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It was cold, sixty degrees below zero, but the boy didn’t thought of it much and looked straight ahead to the vast uniform of white field. He walked just as the man instructed him to do so, never wavered as he pushed himself foot by foot. Snow was piling as it fell down the stiff earth, hindering his way, but still he managed, and all because the man had told him so.
The boy walked through the curvy hairline of buried path, now and then stumbling as rock bumped against his numb feet. The sun was dipping down behind the horizon, producing a mass of orange that singed the sky in its beautiful palette; it was beautiful, the boy thought. But the cold was hurting him now, numbed his cheeks with a speed unknown. He must hurry before he froze. It was his only thought as he took his sloppy gaits. Then stumbled.
He wore an oversized himation, a winter clothing made of hard wool and draped around his body like a Roman toga. He smiled as he remembered how his Mother made it for him, felt the first seep of warmth in his heart.
Tucked safely behind it was his food, continuously being warmed by the slowing heat of his body. But even with the thick clothing, cold penetrated; such was winter death. He had to hurry.
And so the boy went on walking, trusting the words of the man.
When he reached the crest of hill, he looked around? the temple must be here. It must be. But all he saw were drapes of wild snow, rising feet by feet as storm stirred a brew. He was huffing fast now, and the breath that came out were heavy balls of winter breath. But despite his stolen breaths he looked and looked.
Temperature dipped lower, one hundred and seventy-five degrees below zero now . . . but still it went down, continued to do so; his body grew weak from battling the coldness, felt pain spread over as numbness followed it, until he didn’t know whether it was warmth or cold that stung his skin.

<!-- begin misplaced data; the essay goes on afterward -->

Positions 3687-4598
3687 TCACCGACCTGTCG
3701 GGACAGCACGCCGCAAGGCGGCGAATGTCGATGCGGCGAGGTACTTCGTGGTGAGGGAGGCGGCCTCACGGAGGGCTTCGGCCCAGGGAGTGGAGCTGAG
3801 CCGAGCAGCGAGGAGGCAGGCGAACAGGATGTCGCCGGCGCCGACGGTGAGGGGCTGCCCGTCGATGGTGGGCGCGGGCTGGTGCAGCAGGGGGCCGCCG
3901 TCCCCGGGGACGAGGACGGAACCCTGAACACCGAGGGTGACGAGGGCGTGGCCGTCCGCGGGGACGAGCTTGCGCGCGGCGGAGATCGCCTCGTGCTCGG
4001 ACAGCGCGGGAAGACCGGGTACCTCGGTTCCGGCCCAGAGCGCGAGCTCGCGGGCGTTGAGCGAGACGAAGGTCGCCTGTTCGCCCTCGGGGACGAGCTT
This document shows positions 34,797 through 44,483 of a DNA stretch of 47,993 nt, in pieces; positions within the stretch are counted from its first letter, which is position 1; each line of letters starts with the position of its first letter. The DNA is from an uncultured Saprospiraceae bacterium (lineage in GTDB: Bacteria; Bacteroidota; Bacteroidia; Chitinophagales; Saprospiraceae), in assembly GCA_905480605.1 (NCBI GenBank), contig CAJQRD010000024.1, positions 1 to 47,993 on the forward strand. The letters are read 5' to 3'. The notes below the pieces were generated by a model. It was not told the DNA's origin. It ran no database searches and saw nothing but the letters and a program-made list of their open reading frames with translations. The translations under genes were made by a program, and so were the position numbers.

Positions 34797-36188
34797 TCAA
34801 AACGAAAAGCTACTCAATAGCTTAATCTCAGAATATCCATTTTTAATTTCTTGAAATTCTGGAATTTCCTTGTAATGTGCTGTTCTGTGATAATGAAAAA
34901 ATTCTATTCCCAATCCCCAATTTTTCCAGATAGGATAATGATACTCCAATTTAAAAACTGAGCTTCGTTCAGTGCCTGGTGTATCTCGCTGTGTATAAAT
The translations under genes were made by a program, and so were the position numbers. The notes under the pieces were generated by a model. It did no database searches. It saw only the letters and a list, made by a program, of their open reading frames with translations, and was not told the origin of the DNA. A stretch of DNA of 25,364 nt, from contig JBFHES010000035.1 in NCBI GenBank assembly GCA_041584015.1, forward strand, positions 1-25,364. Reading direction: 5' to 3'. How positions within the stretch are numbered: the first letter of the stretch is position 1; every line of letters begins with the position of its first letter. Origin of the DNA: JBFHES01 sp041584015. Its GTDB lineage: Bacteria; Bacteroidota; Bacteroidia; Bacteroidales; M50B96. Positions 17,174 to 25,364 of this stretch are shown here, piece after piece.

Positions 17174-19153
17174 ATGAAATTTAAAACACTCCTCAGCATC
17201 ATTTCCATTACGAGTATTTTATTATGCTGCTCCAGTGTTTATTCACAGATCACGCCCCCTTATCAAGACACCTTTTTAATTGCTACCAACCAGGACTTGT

Eyes blurred, he went down his knees, looked around for the last time. He found nothing but land of white, and be cursed that man for he had deceived him. He had trusted the words of the man, depended his life on it. And now that very same life was being taken, being pushed into this miserable death.
There wasn’t any temple. Nor any hint that there ever was.
And in his despair the voice had spoken.
He has always known; now you weep. But midnight shall come, and there he shall be burned by the moon. Die there. As you will.
With one last mourn, the boy fell down before he casted his vengeance.
The boy awoke in a mist of light, felt the first pang of pain as he abruptly sat up. Something called, like a siren’s call it was alluring . . . and it lured him. So he stood and went to the origin of call, walked in a dazed state of mind. It called like flower in the midst of wartime. And like the flower the voice had beauty in and on it. He fell upon the voice’s honey-sweet seduction and continued to trudge.
When he reached the place, the call halted. And there, lighted by moonlight, he saw. He saw with his own free eyes the boy that was him. And the death that smiled in his face. A scream that echoed through the silence of dead winter pierced like a cutlass sword, raked along the rawness of his throat, and caused him to flee for safety. But death wasn’t one to be cheated, but a ruler to be accepted, and so it came like a god in lightning speed, halted before the boy and finally . . . finally ended it all.